# Introductory Engineering Mathematics

Queensland University of Technology

## Course Description

• ### Course Name

Introductory Engineering Mathematics

• ### Host University

Queensland University of Technology

• ### Location

Brisbane, Australia

• ### Area of Study

Aerospace Engineering, Civil Engineering, Computer Engineering, Electrical Engineering, Engineering Science, Mathematics, Mechanical Engineering, Systems Engineering

• ### Language Level

Taught In English

• ### Prerequisites

Grade of at least Sound Achievement in Senior Mathematics B (or equivalent) or MAB105 or MZB101 is assumed knowledge

• ### Course Level Recommendations

Lower

ISA offers course level recommendations in an effort to facilitate the determination of course levels by credential evaluators.We advice each institution to have their own credentials evaluator make the final decision regrading course levels.

### Hours & Credits

• Credit Points

12
• Recommended U.S. Semester Credits
3 - 4
• Recommended U.S. Quarter Units
4 - 6
• ### Overview

Synopsis:
This unit introduces to you the foundational mathematical concepts of function, matrix and vector algebra, together with the operations of differentiation and integration. Through the exploration and solution of contextualised problems you will develop an understanding of these mathematical concepts as well as competency in appropriate solution methods.
Learning Outcomes
On successful completion of this unit you should be able to:
1. Demonstrate your knowledge of foundational mathematical concepts by interpreting, manipulating and solving mathematical expressions.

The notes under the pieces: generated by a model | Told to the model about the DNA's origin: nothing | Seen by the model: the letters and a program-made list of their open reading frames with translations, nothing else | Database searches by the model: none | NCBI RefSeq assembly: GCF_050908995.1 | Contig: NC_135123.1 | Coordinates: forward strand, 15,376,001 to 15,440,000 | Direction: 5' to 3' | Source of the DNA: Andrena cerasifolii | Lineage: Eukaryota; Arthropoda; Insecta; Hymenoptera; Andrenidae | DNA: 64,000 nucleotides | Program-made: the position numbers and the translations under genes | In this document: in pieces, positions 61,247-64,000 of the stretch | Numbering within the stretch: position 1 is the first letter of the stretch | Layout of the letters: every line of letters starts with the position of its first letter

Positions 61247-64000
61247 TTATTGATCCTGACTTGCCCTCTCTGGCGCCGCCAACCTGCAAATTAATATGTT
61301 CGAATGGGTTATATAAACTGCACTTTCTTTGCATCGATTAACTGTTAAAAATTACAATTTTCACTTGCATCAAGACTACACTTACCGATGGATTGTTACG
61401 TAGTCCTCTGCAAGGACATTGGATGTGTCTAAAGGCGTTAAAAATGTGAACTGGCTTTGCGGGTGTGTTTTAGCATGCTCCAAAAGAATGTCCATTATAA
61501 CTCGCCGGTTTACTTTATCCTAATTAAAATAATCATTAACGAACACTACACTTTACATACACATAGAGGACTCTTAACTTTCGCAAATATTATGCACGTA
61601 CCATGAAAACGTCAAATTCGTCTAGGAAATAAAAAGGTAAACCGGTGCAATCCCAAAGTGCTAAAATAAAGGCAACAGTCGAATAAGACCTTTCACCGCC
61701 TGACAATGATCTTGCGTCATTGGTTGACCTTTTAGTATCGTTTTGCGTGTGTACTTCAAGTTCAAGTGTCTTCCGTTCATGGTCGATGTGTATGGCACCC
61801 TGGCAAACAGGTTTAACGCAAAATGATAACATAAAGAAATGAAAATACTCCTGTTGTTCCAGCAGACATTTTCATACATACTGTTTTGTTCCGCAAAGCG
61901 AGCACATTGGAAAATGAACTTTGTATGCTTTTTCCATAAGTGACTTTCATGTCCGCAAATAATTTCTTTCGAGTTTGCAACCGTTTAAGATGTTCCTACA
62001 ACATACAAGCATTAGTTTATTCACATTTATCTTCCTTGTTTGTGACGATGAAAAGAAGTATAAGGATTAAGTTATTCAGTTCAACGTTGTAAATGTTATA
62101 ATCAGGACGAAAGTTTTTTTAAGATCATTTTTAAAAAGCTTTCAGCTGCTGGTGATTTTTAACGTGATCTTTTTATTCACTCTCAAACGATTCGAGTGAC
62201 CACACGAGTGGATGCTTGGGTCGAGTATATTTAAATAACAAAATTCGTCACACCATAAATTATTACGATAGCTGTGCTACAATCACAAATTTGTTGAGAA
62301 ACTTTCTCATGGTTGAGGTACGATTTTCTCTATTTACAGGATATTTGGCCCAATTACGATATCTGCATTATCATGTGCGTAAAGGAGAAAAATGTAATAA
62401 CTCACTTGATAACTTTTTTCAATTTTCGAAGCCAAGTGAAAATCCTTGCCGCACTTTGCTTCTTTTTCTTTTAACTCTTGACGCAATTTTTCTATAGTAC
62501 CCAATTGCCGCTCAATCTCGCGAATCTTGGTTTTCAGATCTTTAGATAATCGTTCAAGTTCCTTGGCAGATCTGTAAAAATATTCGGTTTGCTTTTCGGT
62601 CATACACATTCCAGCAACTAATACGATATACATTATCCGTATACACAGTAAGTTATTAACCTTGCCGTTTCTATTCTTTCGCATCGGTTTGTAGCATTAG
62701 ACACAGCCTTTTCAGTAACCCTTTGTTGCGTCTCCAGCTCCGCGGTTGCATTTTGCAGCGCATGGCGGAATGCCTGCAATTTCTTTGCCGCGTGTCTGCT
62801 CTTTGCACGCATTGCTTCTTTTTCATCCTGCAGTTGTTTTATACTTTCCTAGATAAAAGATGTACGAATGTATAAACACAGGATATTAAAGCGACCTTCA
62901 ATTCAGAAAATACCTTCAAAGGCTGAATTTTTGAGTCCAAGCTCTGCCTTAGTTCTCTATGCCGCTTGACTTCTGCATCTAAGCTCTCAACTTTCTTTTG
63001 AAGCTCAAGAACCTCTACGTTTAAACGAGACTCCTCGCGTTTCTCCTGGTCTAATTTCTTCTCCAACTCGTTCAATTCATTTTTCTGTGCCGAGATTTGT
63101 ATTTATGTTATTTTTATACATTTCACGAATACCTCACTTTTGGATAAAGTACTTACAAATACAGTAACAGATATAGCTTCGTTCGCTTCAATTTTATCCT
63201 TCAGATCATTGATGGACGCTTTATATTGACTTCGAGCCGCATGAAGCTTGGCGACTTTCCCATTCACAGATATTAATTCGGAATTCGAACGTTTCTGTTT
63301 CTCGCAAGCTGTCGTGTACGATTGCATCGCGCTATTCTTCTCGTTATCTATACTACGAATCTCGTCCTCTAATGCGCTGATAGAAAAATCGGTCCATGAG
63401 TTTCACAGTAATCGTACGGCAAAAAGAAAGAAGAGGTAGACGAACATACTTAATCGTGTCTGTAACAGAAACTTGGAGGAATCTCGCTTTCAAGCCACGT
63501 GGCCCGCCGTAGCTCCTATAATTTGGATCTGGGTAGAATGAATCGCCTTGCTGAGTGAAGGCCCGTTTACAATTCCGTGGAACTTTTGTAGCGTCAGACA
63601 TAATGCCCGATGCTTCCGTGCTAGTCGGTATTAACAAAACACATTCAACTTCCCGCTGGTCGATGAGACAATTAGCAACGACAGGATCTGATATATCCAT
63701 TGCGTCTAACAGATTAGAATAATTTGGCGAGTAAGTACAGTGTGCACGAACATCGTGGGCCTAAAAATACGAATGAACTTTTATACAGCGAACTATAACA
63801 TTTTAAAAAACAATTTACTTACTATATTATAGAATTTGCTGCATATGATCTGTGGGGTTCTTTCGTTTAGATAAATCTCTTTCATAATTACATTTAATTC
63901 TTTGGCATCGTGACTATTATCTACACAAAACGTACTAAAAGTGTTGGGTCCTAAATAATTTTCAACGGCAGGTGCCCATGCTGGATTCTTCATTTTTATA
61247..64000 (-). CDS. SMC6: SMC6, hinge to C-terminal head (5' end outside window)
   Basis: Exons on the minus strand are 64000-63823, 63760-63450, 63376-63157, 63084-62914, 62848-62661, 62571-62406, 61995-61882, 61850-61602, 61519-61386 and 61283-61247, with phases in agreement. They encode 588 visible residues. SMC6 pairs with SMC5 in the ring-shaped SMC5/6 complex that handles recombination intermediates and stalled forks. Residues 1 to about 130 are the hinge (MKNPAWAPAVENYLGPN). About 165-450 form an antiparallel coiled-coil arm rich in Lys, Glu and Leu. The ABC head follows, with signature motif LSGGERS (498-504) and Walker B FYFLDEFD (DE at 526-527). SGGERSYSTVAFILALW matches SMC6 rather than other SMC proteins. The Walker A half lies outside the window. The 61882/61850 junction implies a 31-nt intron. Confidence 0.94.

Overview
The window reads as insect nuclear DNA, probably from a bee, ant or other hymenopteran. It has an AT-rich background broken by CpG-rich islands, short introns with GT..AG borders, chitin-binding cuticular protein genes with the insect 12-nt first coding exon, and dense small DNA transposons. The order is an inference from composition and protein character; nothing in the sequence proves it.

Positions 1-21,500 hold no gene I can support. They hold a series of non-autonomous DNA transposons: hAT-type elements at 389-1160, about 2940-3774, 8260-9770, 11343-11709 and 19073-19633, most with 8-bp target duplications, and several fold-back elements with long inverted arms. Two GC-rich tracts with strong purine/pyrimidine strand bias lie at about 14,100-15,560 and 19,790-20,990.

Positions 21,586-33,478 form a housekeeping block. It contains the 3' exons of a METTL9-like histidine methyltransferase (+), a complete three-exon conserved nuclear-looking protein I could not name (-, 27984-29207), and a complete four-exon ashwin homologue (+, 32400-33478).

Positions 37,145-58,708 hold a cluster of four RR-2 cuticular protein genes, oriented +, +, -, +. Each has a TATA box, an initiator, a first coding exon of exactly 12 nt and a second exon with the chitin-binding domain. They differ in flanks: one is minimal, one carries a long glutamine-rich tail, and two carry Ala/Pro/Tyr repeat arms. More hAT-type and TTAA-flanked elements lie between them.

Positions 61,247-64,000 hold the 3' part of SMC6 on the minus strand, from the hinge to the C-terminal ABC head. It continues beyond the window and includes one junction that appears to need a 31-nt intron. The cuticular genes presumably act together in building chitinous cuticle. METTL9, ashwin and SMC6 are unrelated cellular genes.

2. Employ mathematical techniques to solve elementary problems provided in a particular engineering-related context.
3. Demonstrate the implementation of relevant mathematical methods using appropriate mathematical notation.
Content
The major topics covered are elementary functions, their derivatives and integrals, the algebra of complex numbers, vectors and matrices.
The elementary functions covered include polynomial, trigonometric, logarithmic and exponential functions. Their properties, the principle of composite functions, and the use of functions as representations of data are emphasised.
The processes of differentiation and integration of elementary functions are introduced as ways to model simple problems for functions of one variable, including those defined parametrically. Techniques such as implicit differentiation, product and chain rules, and integration by substitution are all employed to solve contextualised problems.
The algebras of complex numbers, vectors and matrices are covered, illustrating how each may be used in representations of systems in real-world applications.
Where appropriate relevant mathematical software will be introduced to support and illustrate concepts covered in the content of this unit.
Approaches to Teaching and Learning
Teaching Mode:
Large group lectures with interactive sessions - 2 hours per week
Small group workshops - 2 hours per week
Learning approaches:
The material presented will be context-based utilising examples from a range of real-world applications and purely mathematical scenarios. The emphasis will be on learning by doing, learning in groups and as individuals, written and oral communication, and developing skills and attitudes to promote life-long learning.
You are expected to work in any lecture/workshop session times allocated and to consolidate the material presented during class by working a wide variety of exercises, problems and online learning activities in your own time.

### Course Disclaimer

Courses and course hours of instruction are subject to change.

Eligibility for courses may be subject to a placement exam and/or pre-requisites.

Some courses may require additional fees.

Credits earned vary according to the policies of the students' home institutions. According to ISA policy and possible visa requirements, students must maintain full-time enrollment status, as determined by their home institutions, for the duration of the program.